I KNEW HER WELL (Italy, 1965)
Review by Paul Cogley
Adriana is young and fresh from the country. In Rome, she is easily lured into the hedonistic, fast life, where she will meet many men who are eager to show her a good time, make promises they will not keep, and inevitably discard her.
At one point Adriana happily takes care of a baby boy while her neighbor runs an errand. She gives up an opportunity to audition for a film in order to have this one afternoon of babysitting. Precious few moments like this allow her to express her inner life. Over time we see her ever-ready smile become not so ready. Sooner than anyone could have expected, Adriana must face up to the lonely fate of so-called party girls.
Antonio Pietrangeli’s “I Knew Her Well” (1965) fits in the genre of Italian modernist movies that includes Fellini’s “La Dolce Vita” (1960) and Antonioni’s “L’Eclisse” (1962). These filmmakers sought to uncover the malaise of post-war 20th century materialism and explore the harm to the soul that comes with unreflective relationships. Their films took place in Rome’s fashionable but ultimately empty, fast-paced world. All feature Rome’s night scenes and use black-and-white cinematography to convey a darkness of mood.
In “La Dolce Vita” American style rock is featured in just one scene. By Pietrangeli’s film—made five years later—rock has become the pervasive soundtrack. The early British Invasion style rock it features seems, in retrospect, to innocently foreshadow the excessive drug subculture that will pervade the youth culture by the end of the 1960s.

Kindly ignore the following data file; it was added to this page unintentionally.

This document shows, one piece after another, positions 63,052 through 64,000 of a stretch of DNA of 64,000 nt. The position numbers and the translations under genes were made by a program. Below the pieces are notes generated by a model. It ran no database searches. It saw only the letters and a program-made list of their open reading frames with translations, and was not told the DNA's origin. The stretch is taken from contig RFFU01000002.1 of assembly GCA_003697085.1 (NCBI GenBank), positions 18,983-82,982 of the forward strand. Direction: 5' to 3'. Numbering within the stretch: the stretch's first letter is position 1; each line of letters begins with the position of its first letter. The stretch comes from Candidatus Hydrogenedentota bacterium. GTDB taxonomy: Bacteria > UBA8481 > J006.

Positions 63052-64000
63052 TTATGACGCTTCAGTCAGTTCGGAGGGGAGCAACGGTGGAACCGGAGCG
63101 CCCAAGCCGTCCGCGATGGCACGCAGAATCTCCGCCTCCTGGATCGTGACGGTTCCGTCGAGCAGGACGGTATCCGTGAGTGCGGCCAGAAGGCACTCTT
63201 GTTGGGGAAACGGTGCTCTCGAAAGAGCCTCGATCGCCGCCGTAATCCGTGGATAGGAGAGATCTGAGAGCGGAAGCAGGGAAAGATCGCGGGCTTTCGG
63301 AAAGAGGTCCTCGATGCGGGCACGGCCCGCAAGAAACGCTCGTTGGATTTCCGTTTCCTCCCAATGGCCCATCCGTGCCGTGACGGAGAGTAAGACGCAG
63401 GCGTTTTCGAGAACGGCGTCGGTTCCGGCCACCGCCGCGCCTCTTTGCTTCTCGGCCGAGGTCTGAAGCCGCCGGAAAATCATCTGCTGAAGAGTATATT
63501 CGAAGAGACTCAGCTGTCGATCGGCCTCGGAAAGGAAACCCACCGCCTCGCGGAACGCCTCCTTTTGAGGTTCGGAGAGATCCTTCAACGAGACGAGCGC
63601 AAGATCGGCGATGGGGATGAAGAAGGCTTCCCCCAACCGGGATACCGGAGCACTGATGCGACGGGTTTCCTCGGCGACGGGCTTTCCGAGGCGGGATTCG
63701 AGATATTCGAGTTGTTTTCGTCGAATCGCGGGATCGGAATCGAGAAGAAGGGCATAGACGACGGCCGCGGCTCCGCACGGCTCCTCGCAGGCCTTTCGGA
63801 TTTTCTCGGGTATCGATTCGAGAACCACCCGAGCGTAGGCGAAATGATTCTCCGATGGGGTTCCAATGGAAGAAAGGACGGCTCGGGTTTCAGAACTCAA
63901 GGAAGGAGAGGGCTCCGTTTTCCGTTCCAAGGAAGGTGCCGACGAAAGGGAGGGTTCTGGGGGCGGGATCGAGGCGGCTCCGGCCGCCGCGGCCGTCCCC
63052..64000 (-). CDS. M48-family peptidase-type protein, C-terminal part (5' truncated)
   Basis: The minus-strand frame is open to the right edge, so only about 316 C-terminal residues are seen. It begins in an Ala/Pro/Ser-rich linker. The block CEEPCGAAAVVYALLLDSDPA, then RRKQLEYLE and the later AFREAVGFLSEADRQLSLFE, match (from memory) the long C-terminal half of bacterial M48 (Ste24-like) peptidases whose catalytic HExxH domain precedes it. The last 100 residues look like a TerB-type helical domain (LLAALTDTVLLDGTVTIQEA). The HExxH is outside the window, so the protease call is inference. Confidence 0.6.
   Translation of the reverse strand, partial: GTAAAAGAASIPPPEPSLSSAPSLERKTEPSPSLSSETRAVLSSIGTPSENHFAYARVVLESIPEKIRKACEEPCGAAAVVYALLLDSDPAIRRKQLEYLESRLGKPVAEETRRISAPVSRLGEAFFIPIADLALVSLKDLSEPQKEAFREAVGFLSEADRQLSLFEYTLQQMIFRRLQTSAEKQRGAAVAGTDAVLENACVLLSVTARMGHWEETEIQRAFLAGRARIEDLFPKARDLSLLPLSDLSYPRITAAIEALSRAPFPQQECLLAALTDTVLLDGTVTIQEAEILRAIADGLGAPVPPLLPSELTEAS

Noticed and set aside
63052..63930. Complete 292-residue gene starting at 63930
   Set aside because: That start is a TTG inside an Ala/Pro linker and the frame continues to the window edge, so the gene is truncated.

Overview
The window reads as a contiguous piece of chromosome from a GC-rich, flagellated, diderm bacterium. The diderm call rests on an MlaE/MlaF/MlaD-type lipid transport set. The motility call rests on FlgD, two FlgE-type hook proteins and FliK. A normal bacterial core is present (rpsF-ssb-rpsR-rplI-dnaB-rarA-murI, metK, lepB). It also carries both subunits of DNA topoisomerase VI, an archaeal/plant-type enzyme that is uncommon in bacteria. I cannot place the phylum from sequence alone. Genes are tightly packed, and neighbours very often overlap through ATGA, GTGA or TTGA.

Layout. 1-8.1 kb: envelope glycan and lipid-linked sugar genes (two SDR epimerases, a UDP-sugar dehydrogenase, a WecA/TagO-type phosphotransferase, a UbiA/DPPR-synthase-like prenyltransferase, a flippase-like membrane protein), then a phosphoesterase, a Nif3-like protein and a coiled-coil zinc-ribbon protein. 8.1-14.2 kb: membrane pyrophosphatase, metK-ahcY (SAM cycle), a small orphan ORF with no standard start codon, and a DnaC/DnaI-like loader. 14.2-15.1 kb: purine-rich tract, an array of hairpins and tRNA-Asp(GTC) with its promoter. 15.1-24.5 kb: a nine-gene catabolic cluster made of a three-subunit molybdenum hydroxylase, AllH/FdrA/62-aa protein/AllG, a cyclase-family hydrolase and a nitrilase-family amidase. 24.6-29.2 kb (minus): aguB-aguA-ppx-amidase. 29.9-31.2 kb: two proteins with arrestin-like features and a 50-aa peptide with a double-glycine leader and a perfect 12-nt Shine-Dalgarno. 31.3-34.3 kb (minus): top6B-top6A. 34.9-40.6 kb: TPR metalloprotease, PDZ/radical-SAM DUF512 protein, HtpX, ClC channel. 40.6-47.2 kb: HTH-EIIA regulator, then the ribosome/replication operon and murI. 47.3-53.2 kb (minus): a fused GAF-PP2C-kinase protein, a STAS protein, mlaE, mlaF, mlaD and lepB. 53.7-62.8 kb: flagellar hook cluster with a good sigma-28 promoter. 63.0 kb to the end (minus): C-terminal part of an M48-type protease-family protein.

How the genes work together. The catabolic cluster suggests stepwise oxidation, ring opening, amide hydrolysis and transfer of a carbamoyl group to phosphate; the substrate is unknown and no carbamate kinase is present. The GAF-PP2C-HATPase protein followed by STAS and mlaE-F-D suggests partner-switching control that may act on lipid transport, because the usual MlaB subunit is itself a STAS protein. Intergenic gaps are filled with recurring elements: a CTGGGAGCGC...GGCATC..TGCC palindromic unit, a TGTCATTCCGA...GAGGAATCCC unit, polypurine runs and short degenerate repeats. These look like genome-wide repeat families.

Most strikingly, these films are modernist in their experimental, un-narrative approaches to storytelling. The filmmakers wanted viewers to spend some effort to discern clues about the unseen, interior lives of their characters. Thus, “I Knew Her Well” begins with a series of vignettes featuring Adriana. With frequent and abrupt segues, the film’s vignettes don’t start to add up as a unified story until we catch on that Adrilana’s self-realization is beginning to awaken.
A turning point occurs in a bedroom scene, when Adriana—draped only in a sheet—recognizes herself in a character description that her novelist lover has left in his typewriter. From there, Pietrangeli’s storytelling technique works better since we are no longer left to wonder about the overall point for the vignettes.
Unlike Fellini and Antonioni, in his lifetime Pietrangeli never achieved high critical regard, nor did his films receive the notoriety that they deserved. He died in 1968 from an accident and for many years was virtually unmentioned in Italian film histories. Then, in the early 2000s, film academics began a reappraisal of his work. Screenings took place at the Museum of Modern Art and elsewhere. Critical and popular acclaim increased.
In 2013, his reputation was further restored when “I Knew Her Well” was listed among the Venice Film Festivals “100 Most Important Italian Films to Preserve 1942-1978.” (It is #75). In February 2016, “I Knew Her Well” finally became widely available with English subtitles in the Criterion DVD Collection.
The film is also well served by the natural performance of Stefania Sandrelli as Adrana. Sandelli was 19 in this film but seems to be a few years older. Already a seasoned film star, she had key supportive roles in Pietro Germi’s dark comedies “Divorce Italian Style” (1961) and “Seduced and Abandoned” (1963). Today Sandrelli still works in film; according to IMBD, she is featured in a new film to be released in 2016, “Il Crimine Non Va In Pensione.”